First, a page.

The news agency quoted Syria's Finance Minister Mohammed al-Hussein as saying that more than two million people will be affected by the increases which will be effective from May. Syria's state employees earn an average monthly salary equivalent to US$175.
According to AFP, Assad's decision to raise salaries came as sources in Syria reported the price of heating oil had climbed by 340 percent per litre on Saturday. Over the past week the price of foodstuff including vegetables, meat, milk, cereals and cooking oil has grown by 30-60 percent, prompting the government to stop the import of certain cereals including lentils and bulgar wheat
The Syrian government more than tripled the price of gas oil on Saturday, kicking off a program to remove big subsidies on the fuel.
Khalid Oweis, Reuters
Pump owners said a liter of gas oil went up to the equivalent of 54 U.S. cents from 15 cents. The state imports large volumes of the fuel at around $1 liter.
An official in the ruling Baath party told Reuters last month that preparations were under way for the gradual removal of gas oil subsidies, which cost the treasury $9 billion a year.
Gas oil is used in Syria on a large scale for industry, transport and heating.
The gas oil price increase came as the government announced a 25 percent hike in public sector salaries to help the population absorb rising living costs and the impact of subsidy cuts.
The increase, which will take effect this month, covers 2 million public workers and retirees, the state news agency said. Syria has a population of 18 million.
The government has taken limited steps to liberalize the economy and lower subsidies in recent years to counter U.S.-led efforts to isolate Syria and the impact of falling production of crude oil, the main source of hard currency.
Petrol prices went up sharply in the last two years to 87 U.S. cents a liter.
Syria's top cellphone firm posts 29 pct profit rise
Sun May 4, 2008 by Khaled Yacoub Oweis
DAMASCUS, May 4 (Reuters) – Net profit at Syria's largest mobile phone operator Syriatel rose 29 percent in 2007 to 6.67 billion Syrian pounds ($150.2 million) compared to the year earlier, according to annual results published on Sunday.
An increase in customers and an expansion of services were behind the improvement, said Syriatel, which is negotiating to be taken over by Turkish counterpart Turkcell TCELL.IS(TKC.N: Quote, Profile, Research).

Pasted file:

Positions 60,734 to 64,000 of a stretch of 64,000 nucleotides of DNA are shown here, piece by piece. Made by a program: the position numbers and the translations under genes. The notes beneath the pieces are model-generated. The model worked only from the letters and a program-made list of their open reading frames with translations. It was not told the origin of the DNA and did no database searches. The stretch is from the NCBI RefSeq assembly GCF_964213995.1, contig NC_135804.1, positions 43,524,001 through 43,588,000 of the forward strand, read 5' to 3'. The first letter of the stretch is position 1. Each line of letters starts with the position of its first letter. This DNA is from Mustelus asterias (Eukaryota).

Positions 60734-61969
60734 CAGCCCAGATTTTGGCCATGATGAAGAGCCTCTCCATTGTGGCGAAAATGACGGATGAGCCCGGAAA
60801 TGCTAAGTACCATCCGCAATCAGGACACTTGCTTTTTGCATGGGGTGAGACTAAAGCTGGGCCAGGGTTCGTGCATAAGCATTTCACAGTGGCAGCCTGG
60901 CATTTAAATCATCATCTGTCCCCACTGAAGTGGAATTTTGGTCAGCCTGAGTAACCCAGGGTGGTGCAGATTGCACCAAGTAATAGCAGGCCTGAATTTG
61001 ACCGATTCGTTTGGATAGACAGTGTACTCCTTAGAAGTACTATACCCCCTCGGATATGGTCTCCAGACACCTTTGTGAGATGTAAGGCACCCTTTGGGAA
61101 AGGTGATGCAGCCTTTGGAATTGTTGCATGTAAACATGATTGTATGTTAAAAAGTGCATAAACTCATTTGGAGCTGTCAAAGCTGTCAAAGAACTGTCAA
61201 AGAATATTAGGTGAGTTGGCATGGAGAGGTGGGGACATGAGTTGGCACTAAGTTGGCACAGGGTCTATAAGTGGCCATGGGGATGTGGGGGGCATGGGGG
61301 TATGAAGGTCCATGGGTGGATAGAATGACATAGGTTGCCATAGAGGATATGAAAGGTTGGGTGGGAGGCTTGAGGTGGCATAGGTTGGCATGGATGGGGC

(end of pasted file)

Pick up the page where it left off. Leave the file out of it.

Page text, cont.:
Revenue rose 24 percent over the same period to 39.4 billion pounds ($856.5 million) and subscribers rose 33 percent to 3.34 million, comprising 55 percent of the Syrian market.
Network Capacity rose by 1.4 million lines to 4.7 million and infrastructure for an advanced 3G broadband Internet service was set up but the lack of government approval has delayed full launch of the service, the company said.
"The service will increase our customers and solve the Internet bottleneck problems of Syria," Syriatel said in an advert in local newspapers.
Syriatel is at least 69 percent owned by Rami Makhlouf, who is the target of U.S. sanctions imposed on him in February as part of a U.S.-led campaign to isolate the Baath Party-led government in Damascus.
Gulf shareholders own a minority share of Syriatel, which has a 10 percent stake in a Yemeni mobile operator with 120,000 subscribers.
Makhlouf, the cousin of President Bashar al-Assad and Syriatel's chairman, is negotiating to sell most of his share to Turkcell for an estimated price of around $1 billion.
Diplomats and financiers told Reuters this week that he United States was putting pressure on Turkcell to abandon the takover.
The U.S.Treasury Department has warned American investors in Turkcell, which is listed in Istanbul and New York, about the company's plan to buy Syriatel, they said.
Turkcell denied on Thursday there was U.S. pressure on the company to scrap the deal and said that the talks with Syriatel were continuing. Turkcell had expected the negotiations to conclude in March.
The Treasury Department has designated Makhlouf "a regime insider whom improperly benefits from and aids the public corruption of Syrian regime officials." The move was made under an expansion of the sanctions announced in an executive order by President George W. Bush on Feb. 13.
The order freezes any assets Makhlouf holds under U.S. jurisdiction and forbids American citizens or entities from doing business with him. Makhlouf, 39, has denied the U.S. charges. He said he did not have assets in the United States and his businesses were legitimate.